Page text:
One Punch Reviews #18: Chainsawsuit
On one of Halfpixel’s Webcomics Weekly podcasts, Kris Straub identifies with an e-mailer who claims that he has way too many ideas to contain in one comic. (The person who sent the e-mail got roundly mocked by everyone else at Halfpixel, though in a playful manner. At least, I don’t think Dave Kellett actually wanted to beat the snot out of him.) Now, he might have been facetious, but I imagine Kris Straub really is a man of a million ideas. He is, after all, responsible for comics with high concept ideas, like the one about a starship that displays art exhibits (Starslip Crisis) and a band that’s resigned themselves to the fact that they’ll never become famous (F Chords). Straub also does a third strip, one that’s more conventional and far less polished. It may, however, be Kris Straub at his funniest. Today, One Punch Reviews basks in the deliberately low-tech glory of Chainsawsuit.
Perhaps the title, Chainsawsuit, refers to a metaphysical suit of armor — the author’s way of processing criticism aimed at his person by simultaneously defending and attacking his tormentors. Or it could refer to, I don’t know, an actual suit made out of chainsaws. For protection against zombies. That right there should give you an idea what Chainsawsuit is all about, my discerning readers: total nonsequitors. The art is of the stick figure variety, yet the humor is so loose and breezy that it reminds me of entries for 24-hour comics contests.
Put that in your promo quotes, Straub: “The carefree spirit of 24-hour comics, only institutionalized!”
And, yes, it’s funny. Incredibly funny, in that “teasing yet self-mocking” way. That’s the joy of stick-figure comics, isn’t it? Half the joke is how the artists gets away with pictures a kindergartener could draw. A lot the humor gravitates toward the kind where problems are resolved with crazy, disproportionate violence, but it’s inflicted and suffered by stick figures, so it’s OK. (By the way, Straub’s trademark “fish-lipped, no nose, no neck” style hardly makes an appearance, so if that character design tends to fuel your darkest nightmares, you should be fine here.) It should be noted that, compared to his other works, the art in Chainsawsuit tends to be more fluid and action packed. That’s sort of a requirement if you want to milk humor out of a guy getting decapitated by a pizza. While there are recurring themes, Chainsawsuit is entirely plot free: Straub’s version of a stand up act.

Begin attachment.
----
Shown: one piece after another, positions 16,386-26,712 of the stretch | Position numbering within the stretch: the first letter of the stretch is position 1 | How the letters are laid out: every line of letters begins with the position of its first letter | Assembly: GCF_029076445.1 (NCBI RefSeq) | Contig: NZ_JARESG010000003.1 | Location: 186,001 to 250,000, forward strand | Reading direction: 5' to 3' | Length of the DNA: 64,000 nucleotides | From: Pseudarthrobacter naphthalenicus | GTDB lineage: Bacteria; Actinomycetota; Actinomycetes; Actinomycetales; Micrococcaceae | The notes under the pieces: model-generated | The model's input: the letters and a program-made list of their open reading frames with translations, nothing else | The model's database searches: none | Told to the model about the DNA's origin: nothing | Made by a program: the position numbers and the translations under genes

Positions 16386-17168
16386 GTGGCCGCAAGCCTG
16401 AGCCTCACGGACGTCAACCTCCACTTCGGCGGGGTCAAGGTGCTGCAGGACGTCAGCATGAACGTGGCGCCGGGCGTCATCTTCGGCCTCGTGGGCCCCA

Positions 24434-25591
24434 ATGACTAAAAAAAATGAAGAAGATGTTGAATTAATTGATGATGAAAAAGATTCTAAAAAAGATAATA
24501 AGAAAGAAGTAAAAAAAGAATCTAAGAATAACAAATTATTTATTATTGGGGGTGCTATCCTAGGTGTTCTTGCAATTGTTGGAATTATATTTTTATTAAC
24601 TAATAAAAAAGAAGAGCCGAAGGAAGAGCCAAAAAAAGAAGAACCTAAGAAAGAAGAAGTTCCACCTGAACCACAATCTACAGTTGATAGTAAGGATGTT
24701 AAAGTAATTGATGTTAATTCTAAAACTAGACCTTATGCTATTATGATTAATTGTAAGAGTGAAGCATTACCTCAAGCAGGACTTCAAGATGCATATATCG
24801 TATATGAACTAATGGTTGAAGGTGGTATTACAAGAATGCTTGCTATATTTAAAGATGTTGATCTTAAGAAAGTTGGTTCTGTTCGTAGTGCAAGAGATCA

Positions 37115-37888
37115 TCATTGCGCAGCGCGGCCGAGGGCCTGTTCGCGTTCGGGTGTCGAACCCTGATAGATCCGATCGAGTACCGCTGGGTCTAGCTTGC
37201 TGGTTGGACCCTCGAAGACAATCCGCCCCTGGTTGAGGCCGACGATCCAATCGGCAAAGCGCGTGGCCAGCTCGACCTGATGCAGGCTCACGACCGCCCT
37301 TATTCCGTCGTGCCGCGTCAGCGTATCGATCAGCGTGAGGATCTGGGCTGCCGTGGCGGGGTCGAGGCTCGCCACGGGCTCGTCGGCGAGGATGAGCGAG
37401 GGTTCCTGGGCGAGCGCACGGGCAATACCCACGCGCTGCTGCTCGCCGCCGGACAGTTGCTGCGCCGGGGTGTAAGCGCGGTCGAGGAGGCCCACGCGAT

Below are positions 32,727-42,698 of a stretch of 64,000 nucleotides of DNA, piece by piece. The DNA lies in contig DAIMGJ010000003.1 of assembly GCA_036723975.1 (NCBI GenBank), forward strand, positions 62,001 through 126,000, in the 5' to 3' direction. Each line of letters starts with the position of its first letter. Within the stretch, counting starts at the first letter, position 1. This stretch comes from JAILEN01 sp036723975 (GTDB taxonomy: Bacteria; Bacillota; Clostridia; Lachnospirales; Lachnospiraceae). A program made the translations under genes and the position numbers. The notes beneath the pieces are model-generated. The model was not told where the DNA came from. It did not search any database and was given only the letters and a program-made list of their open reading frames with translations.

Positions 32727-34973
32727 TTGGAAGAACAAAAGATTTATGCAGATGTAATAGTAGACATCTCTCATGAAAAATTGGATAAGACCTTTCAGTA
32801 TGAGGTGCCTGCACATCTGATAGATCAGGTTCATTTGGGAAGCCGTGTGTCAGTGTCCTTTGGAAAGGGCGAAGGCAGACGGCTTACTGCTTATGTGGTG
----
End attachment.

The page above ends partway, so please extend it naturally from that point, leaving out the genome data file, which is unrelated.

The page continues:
Chainsawsuit follows no rhyme or reason beyond the three- to four-panel shenangians from top of Kris Straub’s mind. Maybe he wants to comment on the ridiculous vitriol of critics. Maybe he wants to write about action-packed adventures of a lazy cat. Heck, maybe he wants to do a long running Lifetime movie parody. Whatever. As long as it’s short and sweet and the punchlines flow freely and naturally like honey from a honeycomb.
For my money, though, Straub is best when he’s poking fun at his own kind: comic artists. I got big laughs from his xkcd spoofs. Even the highly revered Perry Bible Fellowship is fair target. And if you’re not hopelessly immersed in the minutae of webcomic trivia but are instead a cultured metropolitan socialite (and God bless you, you productive member of society), Straub’s got your back, son: he even pokes fun at the New Yorker in a strip that probably going up at my work cubicle. There’s also a spoof of some minor webcomic about indie musicians, though I doubt there’s actually anyone out there who’ll get that reference.
Rating: 5 (out of 5)
The first person who says Kris Straub is ripping off xkcd gets the El Santo Malocchio of Doom.
Posted on September 9, 2008, in 5 Stars, comedy webcomic, One Punch Reviews, spoof, stick figure webcomic, The Webcomic Overlook, webcomics and tagged Chainsawsuit, Kris Straub. Bookmark the permalink. 6 Comments.